Gobbling caffeine pills to burn the midnight oil could instead see students getting burnt.
Dr Jenny Beange, a practicing physician and chief executive officer of the Dubbo Plains Division of General Practice, said consuming too much caffeine could not only be harmful but also counterproductive.
Dr Beange believed a small percentage of students have “always used caffeine in either tablet or liquid form to stay awake”.
“So it does happen,” she said.
But while coffee has almost become its own food group for students hitting the books, there was a significance difference between cappuccino and capsule.
“It is so much more concentrated. You’ll get quite a strong cup of coffee in every pill. So there is the ability to have more in a shorter amount of time without realising the quantity you are taking,” she said.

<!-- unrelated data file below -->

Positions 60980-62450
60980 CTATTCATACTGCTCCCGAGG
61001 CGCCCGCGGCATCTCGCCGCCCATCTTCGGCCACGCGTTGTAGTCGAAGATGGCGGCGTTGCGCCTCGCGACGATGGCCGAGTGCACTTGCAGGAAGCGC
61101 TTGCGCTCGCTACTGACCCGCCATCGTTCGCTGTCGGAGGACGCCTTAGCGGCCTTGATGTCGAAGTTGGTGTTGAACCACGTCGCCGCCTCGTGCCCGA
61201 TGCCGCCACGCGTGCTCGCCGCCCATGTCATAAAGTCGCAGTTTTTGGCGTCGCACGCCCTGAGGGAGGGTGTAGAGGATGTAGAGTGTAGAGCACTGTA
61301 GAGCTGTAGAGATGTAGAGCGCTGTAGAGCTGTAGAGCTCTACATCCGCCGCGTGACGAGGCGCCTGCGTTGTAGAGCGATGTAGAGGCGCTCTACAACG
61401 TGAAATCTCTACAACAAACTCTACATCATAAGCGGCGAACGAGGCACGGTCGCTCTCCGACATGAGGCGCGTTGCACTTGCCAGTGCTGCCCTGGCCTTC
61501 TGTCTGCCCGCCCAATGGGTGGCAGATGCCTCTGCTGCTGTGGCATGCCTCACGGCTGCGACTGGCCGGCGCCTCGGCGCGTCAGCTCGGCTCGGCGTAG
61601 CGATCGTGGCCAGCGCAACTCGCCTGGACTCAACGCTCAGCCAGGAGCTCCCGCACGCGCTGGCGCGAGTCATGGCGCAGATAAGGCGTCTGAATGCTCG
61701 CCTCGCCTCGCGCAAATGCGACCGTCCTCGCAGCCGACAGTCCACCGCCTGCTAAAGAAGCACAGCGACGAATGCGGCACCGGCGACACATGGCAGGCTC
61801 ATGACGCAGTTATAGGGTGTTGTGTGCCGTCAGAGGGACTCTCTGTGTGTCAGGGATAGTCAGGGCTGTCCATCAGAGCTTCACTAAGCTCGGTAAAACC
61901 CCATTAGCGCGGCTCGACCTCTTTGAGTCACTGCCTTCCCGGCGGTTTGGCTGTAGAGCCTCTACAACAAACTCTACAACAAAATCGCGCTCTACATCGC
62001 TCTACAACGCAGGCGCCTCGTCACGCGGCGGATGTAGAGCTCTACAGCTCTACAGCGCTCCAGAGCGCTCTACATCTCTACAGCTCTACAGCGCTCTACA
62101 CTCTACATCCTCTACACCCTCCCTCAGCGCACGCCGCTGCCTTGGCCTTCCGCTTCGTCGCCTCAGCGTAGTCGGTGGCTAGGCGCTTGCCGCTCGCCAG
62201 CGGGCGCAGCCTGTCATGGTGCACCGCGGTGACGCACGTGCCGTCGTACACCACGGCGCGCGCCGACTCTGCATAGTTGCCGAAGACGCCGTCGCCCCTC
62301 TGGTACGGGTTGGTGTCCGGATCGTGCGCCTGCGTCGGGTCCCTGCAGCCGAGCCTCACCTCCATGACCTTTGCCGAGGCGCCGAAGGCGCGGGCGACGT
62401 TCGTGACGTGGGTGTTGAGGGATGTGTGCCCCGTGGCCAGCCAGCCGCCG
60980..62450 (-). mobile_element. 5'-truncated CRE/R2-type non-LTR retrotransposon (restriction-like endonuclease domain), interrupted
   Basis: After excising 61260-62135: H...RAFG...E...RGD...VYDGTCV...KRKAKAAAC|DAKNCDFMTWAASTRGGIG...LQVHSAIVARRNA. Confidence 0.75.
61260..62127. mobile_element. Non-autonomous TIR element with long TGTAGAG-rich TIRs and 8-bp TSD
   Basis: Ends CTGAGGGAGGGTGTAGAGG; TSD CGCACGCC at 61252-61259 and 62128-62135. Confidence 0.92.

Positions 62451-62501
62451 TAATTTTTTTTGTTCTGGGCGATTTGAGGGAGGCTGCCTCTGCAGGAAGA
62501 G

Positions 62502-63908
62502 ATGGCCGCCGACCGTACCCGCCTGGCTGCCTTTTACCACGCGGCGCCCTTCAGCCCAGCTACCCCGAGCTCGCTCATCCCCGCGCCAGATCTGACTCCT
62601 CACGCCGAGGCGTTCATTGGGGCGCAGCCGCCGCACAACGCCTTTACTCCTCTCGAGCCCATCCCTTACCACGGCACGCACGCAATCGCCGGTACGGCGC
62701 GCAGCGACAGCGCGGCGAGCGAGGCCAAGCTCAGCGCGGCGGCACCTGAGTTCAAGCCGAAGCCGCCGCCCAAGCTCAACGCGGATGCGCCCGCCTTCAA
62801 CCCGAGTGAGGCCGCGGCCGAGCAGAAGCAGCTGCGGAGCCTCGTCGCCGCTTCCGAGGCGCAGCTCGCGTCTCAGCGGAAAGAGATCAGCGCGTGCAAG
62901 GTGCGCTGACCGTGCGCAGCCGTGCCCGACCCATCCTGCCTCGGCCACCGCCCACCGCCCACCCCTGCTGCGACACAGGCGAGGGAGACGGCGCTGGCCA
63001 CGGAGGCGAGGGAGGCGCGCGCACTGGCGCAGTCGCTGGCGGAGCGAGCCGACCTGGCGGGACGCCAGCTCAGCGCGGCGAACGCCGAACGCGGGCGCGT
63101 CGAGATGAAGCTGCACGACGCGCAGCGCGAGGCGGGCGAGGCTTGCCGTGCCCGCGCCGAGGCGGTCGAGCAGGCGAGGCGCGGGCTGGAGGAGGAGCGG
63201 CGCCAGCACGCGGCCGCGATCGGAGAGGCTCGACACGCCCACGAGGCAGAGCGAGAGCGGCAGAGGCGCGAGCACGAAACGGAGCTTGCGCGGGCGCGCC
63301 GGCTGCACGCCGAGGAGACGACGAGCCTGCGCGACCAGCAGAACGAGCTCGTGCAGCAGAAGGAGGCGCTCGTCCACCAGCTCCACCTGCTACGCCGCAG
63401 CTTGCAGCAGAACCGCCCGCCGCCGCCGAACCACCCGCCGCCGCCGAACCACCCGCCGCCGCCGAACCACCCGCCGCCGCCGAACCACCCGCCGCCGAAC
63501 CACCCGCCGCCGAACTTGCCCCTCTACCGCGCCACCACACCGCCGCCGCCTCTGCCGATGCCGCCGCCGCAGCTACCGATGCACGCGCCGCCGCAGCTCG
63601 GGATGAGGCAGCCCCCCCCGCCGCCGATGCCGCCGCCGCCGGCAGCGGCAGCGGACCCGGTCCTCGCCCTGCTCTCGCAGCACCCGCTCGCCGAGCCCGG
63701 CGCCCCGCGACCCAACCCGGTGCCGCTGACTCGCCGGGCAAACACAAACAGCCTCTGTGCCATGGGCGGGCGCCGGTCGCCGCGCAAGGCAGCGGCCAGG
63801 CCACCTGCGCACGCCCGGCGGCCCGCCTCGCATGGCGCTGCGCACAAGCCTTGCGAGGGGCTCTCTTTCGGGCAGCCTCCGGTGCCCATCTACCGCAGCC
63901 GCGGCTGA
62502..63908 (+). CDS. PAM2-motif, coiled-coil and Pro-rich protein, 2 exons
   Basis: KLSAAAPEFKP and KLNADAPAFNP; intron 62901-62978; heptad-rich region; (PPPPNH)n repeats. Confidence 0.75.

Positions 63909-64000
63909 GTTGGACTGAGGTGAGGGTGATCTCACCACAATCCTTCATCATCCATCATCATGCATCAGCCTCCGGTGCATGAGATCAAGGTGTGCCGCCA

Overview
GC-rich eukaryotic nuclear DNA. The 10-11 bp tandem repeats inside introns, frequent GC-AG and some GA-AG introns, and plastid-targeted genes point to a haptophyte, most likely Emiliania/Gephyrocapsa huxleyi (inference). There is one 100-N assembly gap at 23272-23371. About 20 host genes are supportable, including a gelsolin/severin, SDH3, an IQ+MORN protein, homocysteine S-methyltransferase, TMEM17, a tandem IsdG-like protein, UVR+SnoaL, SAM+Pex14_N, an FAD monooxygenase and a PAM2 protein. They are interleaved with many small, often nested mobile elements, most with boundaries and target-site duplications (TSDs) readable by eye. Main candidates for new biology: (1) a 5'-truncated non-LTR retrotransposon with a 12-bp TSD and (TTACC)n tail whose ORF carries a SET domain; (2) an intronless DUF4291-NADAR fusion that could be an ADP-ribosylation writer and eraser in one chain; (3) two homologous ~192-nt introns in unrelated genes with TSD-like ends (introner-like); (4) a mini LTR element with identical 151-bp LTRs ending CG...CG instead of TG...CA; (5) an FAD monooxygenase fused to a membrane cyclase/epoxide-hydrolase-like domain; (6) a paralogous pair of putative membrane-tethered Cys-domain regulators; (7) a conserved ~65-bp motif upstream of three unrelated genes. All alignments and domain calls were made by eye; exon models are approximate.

“I think it is a worry that it is completely unregulated in that people could put themselves at harm.”
Dr Beange said the recommended maximum intake of caffeine was 600 milligrams per day and most caffeine pills contained about 100 milligrams.
“Six pills isn’t much. If people exceed this they are certainly having toxic levels of caffeine,” she said.
Ironically, boosting staying-away power may not convert into study performance.
“There is a limited benefit in staying awake because the body and the brain needs sleep to recover and function properly,” she said.
“Even though you might be more alert your ability to concentrate and process information is reduced.”
Dr Beange said she would certainly support stronger regulation if there were consensus for it.
This story Administrator ready to work first appeared on Nanjing Night Net.